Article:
Hike Corcovado National Park

Referred to by National Geographic as “the most biologically intense place on Earth in terms of biodiversity,” the 164-square mile Corcovado National Park is Costa Rica’s largest national park, with a variety of ecosystems (montane forest, cloud forest, prairie and mangrove swamp) providing sanctuary for an exceptional array of wildlife. Located on the southern coast’s remote Osa Peninsula, it’s one of my favorite national parks in the world.

squirrel monkey
Monkey Around in Manuel Antonio National Park

Listed by Forbes among the world’s most beautiful national parks, Manuel Antonio attracts around 150,000 visitors a year with its beautiful beaches and hiking trails that include primary forest, secondary forest, mangrove swamps, and lagoons. The park boasts 184 species of birds and 109 species of mammals, the most frequently sighted of which are the monkeys. But beware: They’re become so habituated to humans, they’re renowned for stealing food and other items!

See Sloths Up Close

Though we may not rival Kristen Bell’s level of sloth adulation, one of our family’s favorite memories of our time in Costa Rica was seeing a mama and baby sloth in Tortuguero National Park. You can see these adorably bizarre creatures in virtually every park or even alongside the road. But for a more up-close dose of cuteness you can also visit the Toucan Rescue Ranch, a favorite of our Custom Travel Planner Charlie.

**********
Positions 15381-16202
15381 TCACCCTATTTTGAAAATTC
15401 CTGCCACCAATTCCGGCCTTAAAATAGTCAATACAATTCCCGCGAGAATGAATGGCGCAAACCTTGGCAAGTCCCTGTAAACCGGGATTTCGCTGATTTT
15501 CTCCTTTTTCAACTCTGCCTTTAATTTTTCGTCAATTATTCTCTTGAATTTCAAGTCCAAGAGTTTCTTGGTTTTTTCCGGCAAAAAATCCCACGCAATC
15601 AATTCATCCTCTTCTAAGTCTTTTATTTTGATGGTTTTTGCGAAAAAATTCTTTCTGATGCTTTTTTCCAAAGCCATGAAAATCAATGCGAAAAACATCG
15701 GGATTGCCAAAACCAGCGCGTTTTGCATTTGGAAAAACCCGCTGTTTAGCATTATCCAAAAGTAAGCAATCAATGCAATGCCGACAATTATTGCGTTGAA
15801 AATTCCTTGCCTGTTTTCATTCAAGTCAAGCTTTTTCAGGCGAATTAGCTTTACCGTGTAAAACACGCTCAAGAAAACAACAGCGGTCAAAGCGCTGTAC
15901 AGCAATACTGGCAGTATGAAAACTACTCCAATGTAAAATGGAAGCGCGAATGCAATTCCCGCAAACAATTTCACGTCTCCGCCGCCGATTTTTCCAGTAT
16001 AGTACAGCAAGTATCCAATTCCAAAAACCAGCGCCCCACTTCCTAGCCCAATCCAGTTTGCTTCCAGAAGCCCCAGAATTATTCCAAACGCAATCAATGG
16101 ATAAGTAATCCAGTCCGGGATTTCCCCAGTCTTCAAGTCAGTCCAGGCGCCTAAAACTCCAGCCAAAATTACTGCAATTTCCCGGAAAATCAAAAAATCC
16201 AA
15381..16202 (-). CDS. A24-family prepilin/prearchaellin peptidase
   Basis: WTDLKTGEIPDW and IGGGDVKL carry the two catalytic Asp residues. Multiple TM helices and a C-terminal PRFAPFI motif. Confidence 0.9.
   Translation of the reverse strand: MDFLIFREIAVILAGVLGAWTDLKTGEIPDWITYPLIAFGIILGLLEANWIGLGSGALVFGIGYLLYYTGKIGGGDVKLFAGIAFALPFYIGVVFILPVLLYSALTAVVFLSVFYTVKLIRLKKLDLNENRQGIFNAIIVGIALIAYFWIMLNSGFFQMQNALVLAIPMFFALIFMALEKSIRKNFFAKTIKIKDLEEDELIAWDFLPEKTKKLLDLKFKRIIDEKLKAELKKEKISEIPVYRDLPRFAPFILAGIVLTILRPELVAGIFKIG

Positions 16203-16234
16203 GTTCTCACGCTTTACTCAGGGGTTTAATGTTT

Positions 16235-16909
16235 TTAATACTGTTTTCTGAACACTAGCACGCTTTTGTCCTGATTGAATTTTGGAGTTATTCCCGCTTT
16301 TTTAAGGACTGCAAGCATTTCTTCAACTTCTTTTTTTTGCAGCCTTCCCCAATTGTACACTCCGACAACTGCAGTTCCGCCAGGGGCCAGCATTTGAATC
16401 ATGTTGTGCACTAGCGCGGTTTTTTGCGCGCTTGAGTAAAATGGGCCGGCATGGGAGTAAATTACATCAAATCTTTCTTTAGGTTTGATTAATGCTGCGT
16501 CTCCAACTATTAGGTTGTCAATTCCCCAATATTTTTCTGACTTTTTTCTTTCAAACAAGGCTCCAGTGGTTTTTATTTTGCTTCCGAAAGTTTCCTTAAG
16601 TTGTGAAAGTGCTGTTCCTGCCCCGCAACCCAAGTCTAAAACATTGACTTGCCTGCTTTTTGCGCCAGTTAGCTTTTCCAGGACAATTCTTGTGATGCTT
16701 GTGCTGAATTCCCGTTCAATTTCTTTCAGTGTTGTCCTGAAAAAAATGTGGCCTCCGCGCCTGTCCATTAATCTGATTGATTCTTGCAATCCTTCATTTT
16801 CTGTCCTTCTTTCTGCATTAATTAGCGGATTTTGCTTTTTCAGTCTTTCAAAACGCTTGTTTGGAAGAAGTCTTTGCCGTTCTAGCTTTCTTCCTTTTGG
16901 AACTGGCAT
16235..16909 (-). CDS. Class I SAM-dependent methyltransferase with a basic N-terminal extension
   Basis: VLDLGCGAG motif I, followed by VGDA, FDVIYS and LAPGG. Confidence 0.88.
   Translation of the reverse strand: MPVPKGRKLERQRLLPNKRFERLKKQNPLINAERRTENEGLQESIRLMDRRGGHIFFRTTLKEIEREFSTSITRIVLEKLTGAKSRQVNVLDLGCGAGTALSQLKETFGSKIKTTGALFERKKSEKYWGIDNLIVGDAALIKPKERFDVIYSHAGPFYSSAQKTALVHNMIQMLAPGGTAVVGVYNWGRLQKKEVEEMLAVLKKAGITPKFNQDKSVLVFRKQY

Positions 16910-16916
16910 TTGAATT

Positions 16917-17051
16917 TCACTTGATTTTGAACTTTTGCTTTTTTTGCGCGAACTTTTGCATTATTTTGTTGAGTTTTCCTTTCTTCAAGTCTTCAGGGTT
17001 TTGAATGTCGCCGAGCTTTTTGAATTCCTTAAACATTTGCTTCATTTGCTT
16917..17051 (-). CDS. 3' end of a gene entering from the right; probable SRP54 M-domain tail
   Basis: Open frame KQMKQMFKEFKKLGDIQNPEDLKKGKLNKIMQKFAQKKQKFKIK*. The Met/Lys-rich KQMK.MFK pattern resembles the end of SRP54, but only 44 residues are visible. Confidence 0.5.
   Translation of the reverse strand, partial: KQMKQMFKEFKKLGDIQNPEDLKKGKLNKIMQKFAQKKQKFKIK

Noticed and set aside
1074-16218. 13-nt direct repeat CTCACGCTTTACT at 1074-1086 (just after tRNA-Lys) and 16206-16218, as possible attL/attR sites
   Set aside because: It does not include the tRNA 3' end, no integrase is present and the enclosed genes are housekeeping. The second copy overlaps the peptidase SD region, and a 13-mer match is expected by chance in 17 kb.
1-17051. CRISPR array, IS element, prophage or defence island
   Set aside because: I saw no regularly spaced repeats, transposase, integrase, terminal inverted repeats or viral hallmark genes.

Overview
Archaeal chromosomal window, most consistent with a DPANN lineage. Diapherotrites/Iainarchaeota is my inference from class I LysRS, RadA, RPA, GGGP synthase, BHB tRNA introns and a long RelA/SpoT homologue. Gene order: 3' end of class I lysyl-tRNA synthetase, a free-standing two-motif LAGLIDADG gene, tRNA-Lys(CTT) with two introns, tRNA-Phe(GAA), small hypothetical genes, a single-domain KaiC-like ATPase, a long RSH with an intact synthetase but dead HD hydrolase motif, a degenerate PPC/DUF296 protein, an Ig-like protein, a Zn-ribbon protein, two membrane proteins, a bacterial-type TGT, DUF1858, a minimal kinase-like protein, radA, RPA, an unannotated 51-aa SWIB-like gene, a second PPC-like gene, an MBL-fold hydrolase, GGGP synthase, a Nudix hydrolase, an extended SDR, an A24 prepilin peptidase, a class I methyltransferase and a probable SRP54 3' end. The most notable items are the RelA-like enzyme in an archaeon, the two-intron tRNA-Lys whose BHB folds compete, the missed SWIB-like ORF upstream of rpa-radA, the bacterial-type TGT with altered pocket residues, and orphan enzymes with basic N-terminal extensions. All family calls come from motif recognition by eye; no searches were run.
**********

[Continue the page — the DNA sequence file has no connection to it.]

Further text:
Soak in Rejuvenating Hot Spings

Costa Rica’s numerous volcanoes (see: Arenal, Poas, Rincón de la Vieja) are prominent features of the country’s dynamic landscape and popular tourist attractions. One of my favorite memories from my first visit was soothing my aching muscles after a long day’s hike in the waterfall at Tabacón Hot Springs, with a picturesque view of Arenal in the background. Other well-known hot springs worth visiting include Baldi, Eco Termales, and Titoku.

Snorkel Cano Island

Most people don’t think of Costa Rica as a snorkeling/diving hotspot, but this island located 10 miles off the coast of the Osa Peninsula offers gorgeous white sand beaches and coral reefs teeming with marine life. The visibility is typically over 20 feet, and we saw huge schools of yellow and silver-striped Grunts, Amberjacks, and dozens of other species. Barracudas, Eels, Turtles, Rays, Puffers, and Parrotfish are often sighted, with Humpback Whales and Bottle-nosed Dolphins sometimes seen in winter months.

Whitewater Rafting on the Pacuare River

For more extreme things to do in Costa Rica, it’s hard to beat a wild ride down the Rio Pacuare, which National Geographic named as one of the best whitewater rafting spots in the world. Located near the town of Turrialba, this was the site of the 2011 World Rafting Championships. The fast-moving river takes you through incredibly scenic landscapes, as well as 11 different Class III and IV sections. It’s a serious workout, and serious fun!